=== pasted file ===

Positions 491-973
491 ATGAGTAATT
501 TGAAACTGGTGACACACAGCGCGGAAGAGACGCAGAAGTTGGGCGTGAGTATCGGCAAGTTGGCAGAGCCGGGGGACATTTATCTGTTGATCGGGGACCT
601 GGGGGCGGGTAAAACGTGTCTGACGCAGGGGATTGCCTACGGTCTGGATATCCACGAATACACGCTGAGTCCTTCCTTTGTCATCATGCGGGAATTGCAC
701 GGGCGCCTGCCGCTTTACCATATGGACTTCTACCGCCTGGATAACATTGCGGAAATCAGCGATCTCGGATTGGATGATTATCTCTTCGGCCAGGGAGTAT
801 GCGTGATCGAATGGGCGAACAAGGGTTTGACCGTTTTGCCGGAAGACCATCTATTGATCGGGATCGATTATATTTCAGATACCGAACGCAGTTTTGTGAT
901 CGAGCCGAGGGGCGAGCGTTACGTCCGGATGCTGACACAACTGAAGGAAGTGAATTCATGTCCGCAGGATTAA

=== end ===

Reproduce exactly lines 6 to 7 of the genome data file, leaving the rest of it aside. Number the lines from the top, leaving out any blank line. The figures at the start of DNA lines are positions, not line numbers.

801 GCGTGATCGAATGGGCGAACAAGGGTTTGACCGTTTTGCCGGAAGACCATCTATTGATCGGGATCGATTATATTTCAGATACCGAACGCAGTTTTGTGAT
901 CGAGCCGAGGGGCGAGCGTTACGTCCGGATGCTGACACAACTGAAGGAAGTGAATTCATGTCCGCAGGATTAA